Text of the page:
Is there a term for a form of democracy that allows with online technologies (such as blockchain) to vote on micro-issues directly, for instance on placing of a bus stop in a city, etc?

I am developing a technology tree for a 4X video game mod, and considering this as a possible invention or wonder, that requires "blockchain" technology (another invention based on blockchain is "cryptocurrency"), so I need an established name for this.

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    Why do one need blockchain for this? Online polls have existed for decades now.
    – Roger V.
    Jan 5 at 9:38
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    The choice of terms depends on whether you want cool-sounding buzzwords for your game or the terms that political scientists use (even if they're opaque or boring to ordinary game-players.)
    – Stuart F
    Jan 5 at 11:23
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    Blockchain does literally nothing to make this more viable Jan 5 at 19:27
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    @RogerV.: While I do agree on that aspect of implementing a blockchain being a bad idea here, it sounds like they're talking about the game's characters using a "Blockchain" Wonder upgrade for something like Civilization, in the same way one might build the "Library of Alexandria" Wonder upgrade to achieve an end-goal condition. Jan 5 at 23:18
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    @JackAidley Add it to the long, long, long list of things that Bleckchain won't actually do anything to solve. Jan 6 at 0:06

2 Answers 2


The concept of voters voting on issues directly is technology-neutral described as direct democracy.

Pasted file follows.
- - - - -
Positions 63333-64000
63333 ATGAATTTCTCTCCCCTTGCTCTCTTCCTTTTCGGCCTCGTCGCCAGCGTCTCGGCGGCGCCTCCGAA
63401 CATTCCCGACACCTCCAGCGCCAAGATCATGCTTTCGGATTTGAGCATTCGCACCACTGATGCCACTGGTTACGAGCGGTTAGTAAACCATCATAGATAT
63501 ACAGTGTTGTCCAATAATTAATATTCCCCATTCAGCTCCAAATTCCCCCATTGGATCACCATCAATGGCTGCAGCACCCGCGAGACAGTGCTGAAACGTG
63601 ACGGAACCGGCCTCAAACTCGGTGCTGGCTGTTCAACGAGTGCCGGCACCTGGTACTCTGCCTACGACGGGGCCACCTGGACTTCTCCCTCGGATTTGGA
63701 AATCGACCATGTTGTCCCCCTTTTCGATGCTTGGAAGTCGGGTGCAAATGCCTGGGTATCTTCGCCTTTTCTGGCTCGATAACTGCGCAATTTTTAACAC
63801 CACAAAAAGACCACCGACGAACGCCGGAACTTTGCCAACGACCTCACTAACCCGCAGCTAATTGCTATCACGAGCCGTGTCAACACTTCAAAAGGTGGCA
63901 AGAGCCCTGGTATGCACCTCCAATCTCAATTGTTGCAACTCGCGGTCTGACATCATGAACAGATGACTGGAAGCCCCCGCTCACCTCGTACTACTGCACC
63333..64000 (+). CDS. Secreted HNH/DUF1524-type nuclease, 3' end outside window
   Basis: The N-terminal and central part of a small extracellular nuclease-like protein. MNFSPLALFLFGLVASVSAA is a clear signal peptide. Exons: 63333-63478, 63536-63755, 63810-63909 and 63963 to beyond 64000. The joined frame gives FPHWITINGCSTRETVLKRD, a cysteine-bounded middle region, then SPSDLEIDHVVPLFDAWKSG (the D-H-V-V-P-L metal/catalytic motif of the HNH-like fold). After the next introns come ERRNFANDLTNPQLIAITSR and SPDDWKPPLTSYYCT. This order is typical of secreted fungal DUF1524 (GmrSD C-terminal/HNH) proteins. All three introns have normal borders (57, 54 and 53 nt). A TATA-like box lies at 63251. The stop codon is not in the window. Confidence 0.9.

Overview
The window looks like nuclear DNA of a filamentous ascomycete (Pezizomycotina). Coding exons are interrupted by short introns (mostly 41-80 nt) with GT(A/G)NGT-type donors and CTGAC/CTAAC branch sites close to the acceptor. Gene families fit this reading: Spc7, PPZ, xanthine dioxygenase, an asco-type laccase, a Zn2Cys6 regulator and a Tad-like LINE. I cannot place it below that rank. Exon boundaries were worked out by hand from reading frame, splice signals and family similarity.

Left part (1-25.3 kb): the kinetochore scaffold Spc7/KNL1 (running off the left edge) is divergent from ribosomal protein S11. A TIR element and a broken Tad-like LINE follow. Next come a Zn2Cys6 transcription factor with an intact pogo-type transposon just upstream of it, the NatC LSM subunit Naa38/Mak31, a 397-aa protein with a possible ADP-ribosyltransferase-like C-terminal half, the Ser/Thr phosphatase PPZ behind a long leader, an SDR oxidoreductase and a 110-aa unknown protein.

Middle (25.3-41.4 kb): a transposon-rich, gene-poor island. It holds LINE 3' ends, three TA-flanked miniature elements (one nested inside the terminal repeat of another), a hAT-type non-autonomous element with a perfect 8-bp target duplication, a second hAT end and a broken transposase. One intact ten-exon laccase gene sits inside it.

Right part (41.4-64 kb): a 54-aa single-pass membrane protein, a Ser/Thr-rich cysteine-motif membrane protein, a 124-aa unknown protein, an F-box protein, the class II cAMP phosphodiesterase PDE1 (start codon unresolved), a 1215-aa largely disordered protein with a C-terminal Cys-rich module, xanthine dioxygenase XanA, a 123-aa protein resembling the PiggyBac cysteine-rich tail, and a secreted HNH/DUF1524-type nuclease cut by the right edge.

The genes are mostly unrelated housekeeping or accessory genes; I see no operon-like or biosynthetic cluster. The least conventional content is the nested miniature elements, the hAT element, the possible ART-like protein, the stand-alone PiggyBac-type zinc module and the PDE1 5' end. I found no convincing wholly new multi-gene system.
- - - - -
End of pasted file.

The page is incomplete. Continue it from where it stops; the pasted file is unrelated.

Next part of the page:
If you want to bring computers into this, then online voting might be a buzzword you are looking for.

One interesting concept that is perhaps not exactly what you are looking for but might still go into that direction is the idea of liquid democracy. An online voting system where people can decide whether they want to vote on issues themselves or delegate their votes on certain areas of expertise to a representative of their choice. The idea was mostly hyped by the pirate parties, but it lost traction when the pirate parties did.

If you want to look into how electronic voting using blockchains (doesn't) work in practice, then you could look at decentralized autonomous organizations.

During the short-lived blockchain hype a couple years ago, there were some people who discussed the idea of using blockchains for online voting for official governments. But AFAIK those mostly remained thought experiments. The idea never really caught on in mainstream politics. Because as with so many blockchain use-cases that were proposed during that time, it was a solution desperately looking for a problem. I don't really think that any proper term for the idea caught on either.

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    The main problem with blockchains, in my experience, is that about 90-100% of their purported applications would be served more cheaply and effectively with a single centralized database. Blockchains are supposed to eliminate the need to trust the central government (or whoever owns the database), but you still ultimately need some organization to translate the blockchain's decisions into real-world action, and that requires trust anyway, so you may as well give them the database too.
    – Kevin
    Jan 5 at 20:15
  • On a related sci-fi note, author Alastair Reynolds has a society called the Demarchists in his Revelation Space series: revelationspace.fandom.com/wiki/Demarchists "The Demarchy functioned by means of a neural implant that constantly sought the user's opinion on aspects of Demarchist life. This constant prompting eventually faded away into the user's neural background, much like the ticking of a clock might fade away into background noise." Jan 5 at 21:50

The practice of voting on issues directly is called a "referendum."

Referendums are sometimes used by governments which otherwise use other procedures for making decisions.

I don't think there has ever been a government ruling exclusively through referenda.

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